In my early days of immersion, Iâ€™d sit among friends in conversation and find my mind wandering. The desire to switch on my phone and check my networks was intense, almost like a primal need. I found myself connected to the network, and disconnected from long term friends, even family. It seemed that they didnâ€™t understand, they werenâ€™t part of what was in my immediate field of interest. None of them grasped the magnitude of my new discovery.
Mix evolving translation technologies, both visual and audio, and then combine them into a program like Facetime or Skype. Suddenly, you have people from anywhere in the world being able to carry on conversations with anyone else in the world. Language will no longer be a limiting factor when people in different cultures and language communities want to share information or go deeper into true collaboration.
This Easy Reference Index highlights posts 66-92 and continues our engaging mix of voices: classroom teachers, school-based leaders, district visionaries and other educators who support the deep learning practices (for students and professional educators) advocated in Powerful Learning Practice communities. Every post here has some relationship to “the Shift” — the necessary transformation of the education enterprise represented by new technologies, the Internet and the capacity for educators and students to become “connected” learners.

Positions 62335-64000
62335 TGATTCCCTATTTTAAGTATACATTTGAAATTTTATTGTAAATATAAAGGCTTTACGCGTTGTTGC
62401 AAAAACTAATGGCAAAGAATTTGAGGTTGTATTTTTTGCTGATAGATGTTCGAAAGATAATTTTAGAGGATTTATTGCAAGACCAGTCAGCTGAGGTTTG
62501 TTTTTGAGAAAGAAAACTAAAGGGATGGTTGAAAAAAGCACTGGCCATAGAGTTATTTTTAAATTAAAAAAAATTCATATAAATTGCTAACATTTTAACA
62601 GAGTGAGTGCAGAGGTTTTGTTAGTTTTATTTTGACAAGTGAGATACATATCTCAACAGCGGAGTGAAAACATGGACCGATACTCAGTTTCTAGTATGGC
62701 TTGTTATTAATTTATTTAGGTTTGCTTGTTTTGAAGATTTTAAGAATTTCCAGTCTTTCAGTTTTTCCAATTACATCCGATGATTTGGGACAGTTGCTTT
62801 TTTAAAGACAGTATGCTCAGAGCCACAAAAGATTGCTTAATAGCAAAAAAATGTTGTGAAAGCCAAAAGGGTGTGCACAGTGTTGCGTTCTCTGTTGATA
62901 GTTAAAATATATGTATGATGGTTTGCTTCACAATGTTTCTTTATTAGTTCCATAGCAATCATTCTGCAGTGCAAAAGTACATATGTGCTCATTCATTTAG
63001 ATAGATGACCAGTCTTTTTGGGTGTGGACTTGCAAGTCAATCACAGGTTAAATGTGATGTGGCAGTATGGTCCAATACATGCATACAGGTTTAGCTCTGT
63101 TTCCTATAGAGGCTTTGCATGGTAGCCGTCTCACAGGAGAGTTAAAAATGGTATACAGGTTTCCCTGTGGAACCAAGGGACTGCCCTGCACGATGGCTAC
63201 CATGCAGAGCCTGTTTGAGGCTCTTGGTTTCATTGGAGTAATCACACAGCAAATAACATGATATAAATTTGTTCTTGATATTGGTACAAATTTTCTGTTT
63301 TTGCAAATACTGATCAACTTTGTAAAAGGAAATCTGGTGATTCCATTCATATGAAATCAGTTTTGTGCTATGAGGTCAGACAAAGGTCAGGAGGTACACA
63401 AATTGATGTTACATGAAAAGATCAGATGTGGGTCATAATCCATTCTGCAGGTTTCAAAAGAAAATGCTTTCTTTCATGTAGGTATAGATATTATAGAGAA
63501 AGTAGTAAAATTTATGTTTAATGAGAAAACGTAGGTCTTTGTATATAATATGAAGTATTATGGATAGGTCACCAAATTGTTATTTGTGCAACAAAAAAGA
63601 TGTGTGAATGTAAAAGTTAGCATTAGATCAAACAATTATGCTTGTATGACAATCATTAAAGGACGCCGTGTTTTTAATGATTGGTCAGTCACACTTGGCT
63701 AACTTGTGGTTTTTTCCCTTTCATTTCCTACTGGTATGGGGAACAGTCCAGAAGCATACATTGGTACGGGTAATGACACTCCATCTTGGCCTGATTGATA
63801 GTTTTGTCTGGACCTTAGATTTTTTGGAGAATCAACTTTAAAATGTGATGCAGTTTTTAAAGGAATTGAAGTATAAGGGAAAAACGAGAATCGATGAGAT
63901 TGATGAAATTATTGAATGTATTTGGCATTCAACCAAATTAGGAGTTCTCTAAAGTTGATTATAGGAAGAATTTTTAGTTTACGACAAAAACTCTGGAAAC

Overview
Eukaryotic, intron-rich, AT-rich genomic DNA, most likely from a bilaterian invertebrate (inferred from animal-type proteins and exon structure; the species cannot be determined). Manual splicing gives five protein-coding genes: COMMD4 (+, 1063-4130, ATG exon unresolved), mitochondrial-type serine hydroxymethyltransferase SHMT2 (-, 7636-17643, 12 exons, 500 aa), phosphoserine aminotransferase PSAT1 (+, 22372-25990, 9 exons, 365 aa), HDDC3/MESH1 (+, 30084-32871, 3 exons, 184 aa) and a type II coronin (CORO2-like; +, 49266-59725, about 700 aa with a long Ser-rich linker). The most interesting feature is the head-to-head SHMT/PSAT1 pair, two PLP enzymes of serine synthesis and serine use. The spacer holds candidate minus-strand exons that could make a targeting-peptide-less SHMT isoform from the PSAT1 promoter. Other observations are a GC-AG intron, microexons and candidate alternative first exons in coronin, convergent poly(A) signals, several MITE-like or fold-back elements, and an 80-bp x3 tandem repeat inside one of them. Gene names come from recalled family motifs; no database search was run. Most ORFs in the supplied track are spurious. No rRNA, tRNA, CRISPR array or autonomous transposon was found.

There is in my opinion one great difference between Norwegian/Swedish educators and those in North America: the willingness to commit time to personal development outside the normal business/school hours. I had many collaborators who were willing to sponsor teachers to come over to Philadelphia this summer, but we ended up with a group of only nine. In Scandinavia, the last day of school for teachers is the 22nd of June and by the 23rd, they’ve vanished!